11. A rail guide wheel apparatus comprising:
a first rail engagement wheel;
a first rail arm having a wheel end on which the first rail engagement wheel is rotatably mounted and a mount end;
a second rail engagement wheel;
a second rail arm having a wheel end on which the first rail engagement wheel is rotatably mounted and a mount end;
a position adjustor operably connected to move each of the first and second rail wheels between rail positions whereat they may engage rails and road positions whereat they are removed from any road surface; and
a motor operably connected to the position adjustor to move each of the first and second rail wheels from the road positions to the rail positions; and
wherein the motor is unable to move at least one of the first and second rail wheels from its road position to its rail position if a vehicle to which the apparatus is attached is so heavy that the motor would overload, and thus is not able to provide the torque to move the position adjuster linkage past the rail overcenter state, so that the rail wheel would be able to assume its rail position.
12. The rail guide wheel apparatus of claim, 11 wherein the drive is an electric motor operably connected to the position adjustor to move each of the first and second rail wheels from its road position to its rail position and wherein the electric motor will stall and be unable to move both of the first and second rail wheels from their road positions to their rail positions if a vehicle to which the apparatus is attached would overload the first and second rail wheels upon assuming their rail positions.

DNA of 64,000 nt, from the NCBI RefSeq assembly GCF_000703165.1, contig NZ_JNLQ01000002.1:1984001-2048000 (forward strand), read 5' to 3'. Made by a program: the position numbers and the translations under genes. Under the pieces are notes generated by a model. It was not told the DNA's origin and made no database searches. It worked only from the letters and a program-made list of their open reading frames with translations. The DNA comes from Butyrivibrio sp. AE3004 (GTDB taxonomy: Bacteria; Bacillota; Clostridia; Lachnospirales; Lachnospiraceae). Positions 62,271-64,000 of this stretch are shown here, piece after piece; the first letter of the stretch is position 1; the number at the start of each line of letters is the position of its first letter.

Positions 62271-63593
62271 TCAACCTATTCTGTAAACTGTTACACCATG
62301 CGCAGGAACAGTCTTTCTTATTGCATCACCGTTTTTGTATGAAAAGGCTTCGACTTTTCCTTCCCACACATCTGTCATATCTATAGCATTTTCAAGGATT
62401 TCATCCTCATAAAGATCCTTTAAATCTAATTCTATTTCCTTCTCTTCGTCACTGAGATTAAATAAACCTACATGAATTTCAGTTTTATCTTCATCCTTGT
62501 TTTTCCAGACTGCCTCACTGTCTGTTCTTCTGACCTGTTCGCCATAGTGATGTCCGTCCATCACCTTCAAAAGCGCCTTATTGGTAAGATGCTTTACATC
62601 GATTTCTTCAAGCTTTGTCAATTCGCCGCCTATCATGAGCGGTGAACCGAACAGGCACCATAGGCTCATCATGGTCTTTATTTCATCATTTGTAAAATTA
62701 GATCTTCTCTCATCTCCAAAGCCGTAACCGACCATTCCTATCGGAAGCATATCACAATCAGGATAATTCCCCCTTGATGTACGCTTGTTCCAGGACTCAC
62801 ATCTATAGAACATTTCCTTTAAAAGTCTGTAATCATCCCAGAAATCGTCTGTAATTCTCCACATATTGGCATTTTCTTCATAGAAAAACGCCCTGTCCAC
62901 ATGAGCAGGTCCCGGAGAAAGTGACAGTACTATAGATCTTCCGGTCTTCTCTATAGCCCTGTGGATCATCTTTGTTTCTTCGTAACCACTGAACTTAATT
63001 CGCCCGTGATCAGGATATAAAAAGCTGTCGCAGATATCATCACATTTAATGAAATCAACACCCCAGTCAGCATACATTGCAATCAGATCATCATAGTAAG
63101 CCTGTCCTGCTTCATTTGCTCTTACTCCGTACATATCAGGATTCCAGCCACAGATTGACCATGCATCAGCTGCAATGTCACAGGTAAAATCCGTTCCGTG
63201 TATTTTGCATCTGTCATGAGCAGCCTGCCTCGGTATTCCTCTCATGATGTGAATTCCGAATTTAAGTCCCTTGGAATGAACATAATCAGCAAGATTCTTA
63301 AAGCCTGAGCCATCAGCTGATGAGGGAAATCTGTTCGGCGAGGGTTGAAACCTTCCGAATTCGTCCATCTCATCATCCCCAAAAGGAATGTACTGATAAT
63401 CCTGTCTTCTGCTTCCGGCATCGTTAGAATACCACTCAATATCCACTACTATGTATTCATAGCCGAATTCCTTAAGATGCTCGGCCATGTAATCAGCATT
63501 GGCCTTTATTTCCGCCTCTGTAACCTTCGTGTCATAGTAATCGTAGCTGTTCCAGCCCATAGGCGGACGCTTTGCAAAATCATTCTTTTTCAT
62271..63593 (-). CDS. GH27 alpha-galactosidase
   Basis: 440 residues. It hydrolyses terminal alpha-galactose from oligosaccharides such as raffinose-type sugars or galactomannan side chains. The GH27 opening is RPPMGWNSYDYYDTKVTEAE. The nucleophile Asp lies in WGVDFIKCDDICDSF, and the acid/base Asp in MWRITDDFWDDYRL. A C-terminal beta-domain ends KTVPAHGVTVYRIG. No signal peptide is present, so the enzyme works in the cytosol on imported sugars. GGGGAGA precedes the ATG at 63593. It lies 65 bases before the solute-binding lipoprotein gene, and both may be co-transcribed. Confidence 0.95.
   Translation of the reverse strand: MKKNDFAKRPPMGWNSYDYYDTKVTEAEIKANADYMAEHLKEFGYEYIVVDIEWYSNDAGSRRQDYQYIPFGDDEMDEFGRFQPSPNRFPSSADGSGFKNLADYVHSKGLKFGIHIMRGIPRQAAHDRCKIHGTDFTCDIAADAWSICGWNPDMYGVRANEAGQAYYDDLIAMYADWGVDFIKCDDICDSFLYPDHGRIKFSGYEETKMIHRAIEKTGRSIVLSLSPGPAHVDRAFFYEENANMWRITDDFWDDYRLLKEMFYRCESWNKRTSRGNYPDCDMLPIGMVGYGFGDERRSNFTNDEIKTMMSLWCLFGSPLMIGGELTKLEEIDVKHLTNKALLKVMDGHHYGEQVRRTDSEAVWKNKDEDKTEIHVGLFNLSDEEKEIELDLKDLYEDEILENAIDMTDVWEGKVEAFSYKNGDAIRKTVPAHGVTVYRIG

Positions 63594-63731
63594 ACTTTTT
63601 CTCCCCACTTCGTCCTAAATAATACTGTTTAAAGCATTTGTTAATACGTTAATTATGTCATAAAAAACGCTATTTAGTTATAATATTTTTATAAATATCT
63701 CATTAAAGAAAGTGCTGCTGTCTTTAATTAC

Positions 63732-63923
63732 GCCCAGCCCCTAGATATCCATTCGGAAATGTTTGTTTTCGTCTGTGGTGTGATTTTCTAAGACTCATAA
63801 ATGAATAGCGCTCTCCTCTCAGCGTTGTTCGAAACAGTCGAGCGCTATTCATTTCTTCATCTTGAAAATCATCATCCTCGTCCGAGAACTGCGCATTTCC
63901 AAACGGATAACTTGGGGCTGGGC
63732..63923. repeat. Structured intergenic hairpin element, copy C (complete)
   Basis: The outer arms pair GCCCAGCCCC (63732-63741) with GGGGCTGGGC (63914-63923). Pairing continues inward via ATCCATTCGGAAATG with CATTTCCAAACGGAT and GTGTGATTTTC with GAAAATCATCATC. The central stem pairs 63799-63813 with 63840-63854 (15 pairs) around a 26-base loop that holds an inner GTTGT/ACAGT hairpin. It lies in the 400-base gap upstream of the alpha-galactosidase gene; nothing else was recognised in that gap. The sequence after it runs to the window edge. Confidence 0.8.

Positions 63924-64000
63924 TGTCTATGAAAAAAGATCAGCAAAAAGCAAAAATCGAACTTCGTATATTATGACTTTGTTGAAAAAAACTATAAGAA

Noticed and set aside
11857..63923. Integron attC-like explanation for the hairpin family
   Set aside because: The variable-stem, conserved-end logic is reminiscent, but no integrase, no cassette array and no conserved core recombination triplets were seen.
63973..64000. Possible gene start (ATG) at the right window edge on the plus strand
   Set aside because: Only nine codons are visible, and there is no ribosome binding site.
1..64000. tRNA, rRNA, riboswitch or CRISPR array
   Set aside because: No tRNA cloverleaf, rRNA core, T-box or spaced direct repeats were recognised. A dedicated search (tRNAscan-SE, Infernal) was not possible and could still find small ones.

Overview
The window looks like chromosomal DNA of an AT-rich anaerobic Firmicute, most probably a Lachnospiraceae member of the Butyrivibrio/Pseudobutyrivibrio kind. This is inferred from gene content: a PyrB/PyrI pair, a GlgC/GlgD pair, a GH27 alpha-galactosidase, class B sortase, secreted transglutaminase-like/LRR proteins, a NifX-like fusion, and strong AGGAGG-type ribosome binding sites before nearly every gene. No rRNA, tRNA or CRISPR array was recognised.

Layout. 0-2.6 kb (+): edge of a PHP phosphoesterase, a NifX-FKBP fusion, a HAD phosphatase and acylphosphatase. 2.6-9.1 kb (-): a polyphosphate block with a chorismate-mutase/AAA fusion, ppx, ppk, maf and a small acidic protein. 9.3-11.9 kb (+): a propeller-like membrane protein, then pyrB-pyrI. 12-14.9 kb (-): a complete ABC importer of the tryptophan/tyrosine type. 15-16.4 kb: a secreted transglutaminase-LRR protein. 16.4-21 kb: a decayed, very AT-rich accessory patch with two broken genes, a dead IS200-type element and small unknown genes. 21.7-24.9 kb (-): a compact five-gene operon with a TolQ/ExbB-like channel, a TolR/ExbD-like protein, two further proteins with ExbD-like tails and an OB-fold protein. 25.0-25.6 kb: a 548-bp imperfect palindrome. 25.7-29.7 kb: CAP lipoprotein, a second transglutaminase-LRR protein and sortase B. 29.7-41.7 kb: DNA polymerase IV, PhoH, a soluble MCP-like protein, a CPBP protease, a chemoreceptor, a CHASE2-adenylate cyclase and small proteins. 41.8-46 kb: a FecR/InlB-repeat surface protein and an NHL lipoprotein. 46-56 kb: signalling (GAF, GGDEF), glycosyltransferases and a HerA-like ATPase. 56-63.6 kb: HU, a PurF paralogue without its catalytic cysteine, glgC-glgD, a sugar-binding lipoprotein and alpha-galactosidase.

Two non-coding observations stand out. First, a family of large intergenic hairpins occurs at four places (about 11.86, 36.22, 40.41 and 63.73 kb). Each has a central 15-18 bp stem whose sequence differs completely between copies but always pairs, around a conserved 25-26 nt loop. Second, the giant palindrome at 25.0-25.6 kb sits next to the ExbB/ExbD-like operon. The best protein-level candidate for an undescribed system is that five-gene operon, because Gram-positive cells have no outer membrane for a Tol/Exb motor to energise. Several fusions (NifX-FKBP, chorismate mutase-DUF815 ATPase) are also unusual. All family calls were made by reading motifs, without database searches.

13. The rail guide wheel apparatus of claim 12 wherein each of the first and second rail wheels is automatically secured against changing in either way between rail and road positions.
14. A rail guide wheel apparatus comprising:
a first rail engagement wheel;
a first rail arm having a wheel end on which the first rail engagement wheel is rotatably mounted and a mount end;
a second rail engagement wheel;
a second rail arm having a wheel end on which the first rail engagement wheel is rotatably mounted and a mount end;
a position adjustor operably connected to move each of the first and second rail wheels between rail positions whereat they may engage rails and road positions whereat they are removed from any road surface; and an electric motor operably connected to the position adjustor to move each of the first and second rail wheels from one of the rail and road positions to another of the rail and road positions; and
wherein the electric motor is operably connected by the position adjustor to the first and second rail arms such that power is supplied only to the mount ends of the first and second rail arms.
15. The rail guide wheel apparatus of claim 14 further comprising a planetary gear train operably connected between the electric motor and the position adjustor.
16. The rail guide wheel apparatus of claim 14 wherein the electric motor is operably connected to the position adjustor to move each of the first and second rail wheels from the road positions to the rail positions; and wherein the electric motor will stall and be unable to move at least one of the first and second rail wheels from its road position to its rail position if a vehicle to which the apparatus is attached would overload that rail wheel upon assuming its rail position.